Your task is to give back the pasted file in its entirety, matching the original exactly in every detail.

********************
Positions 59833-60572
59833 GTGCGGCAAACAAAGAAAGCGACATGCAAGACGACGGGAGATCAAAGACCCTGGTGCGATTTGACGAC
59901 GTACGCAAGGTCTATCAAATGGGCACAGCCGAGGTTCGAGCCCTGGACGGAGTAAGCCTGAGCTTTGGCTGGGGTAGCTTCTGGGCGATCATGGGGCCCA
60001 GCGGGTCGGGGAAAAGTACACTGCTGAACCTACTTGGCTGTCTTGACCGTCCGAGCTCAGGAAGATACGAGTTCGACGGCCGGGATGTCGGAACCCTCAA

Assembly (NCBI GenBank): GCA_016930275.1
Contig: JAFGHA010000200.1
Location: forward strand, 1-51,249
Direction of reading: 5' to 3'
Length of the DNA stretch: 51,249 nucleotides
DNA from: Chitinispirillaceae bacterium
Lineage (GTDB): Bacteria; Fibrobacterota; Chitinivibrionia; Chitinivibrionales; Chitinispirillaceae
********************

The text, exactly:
Positions 59833-60572
59833 GTGCGGCAAACAAAGAAAGCGACATGCAAGACGACGGGAGATCAAAGACCCTGGTGCGATTTGACGAC
59901 GTACGCAAGGTCTATCAAATGGGCACAGCCGAGGTTCGAGCCCTGGACGGAGTAAGCCTGAGCTTTGGCTGGGGTAGCTTCTGGGCGATCATGGGGCCCA
60001 GCGGGTCGGGGAAAAGTACACTGCTGAACCTACTTGGCTGTCTTGACCGTCCGAGCTCAGGAAGATACGAGTTCGACGGCCGGGATGTCGGAACCCTCAA

Assembly (NCBI GenBank): GCA_016930275.1
Contig: JAFGHA010000200.1
Location: forward strand, 1-51,249
Direction of reading: 5' to 3'
Length of the DNA stretch: 51,249 nucleotides
DNA from: Chitinispirillaceae bacterium
Lineage (GTDB): Bacteria; Fibrobacterota; Chitinivibrionia; Chitinivibrionales; Chitinispirillaceae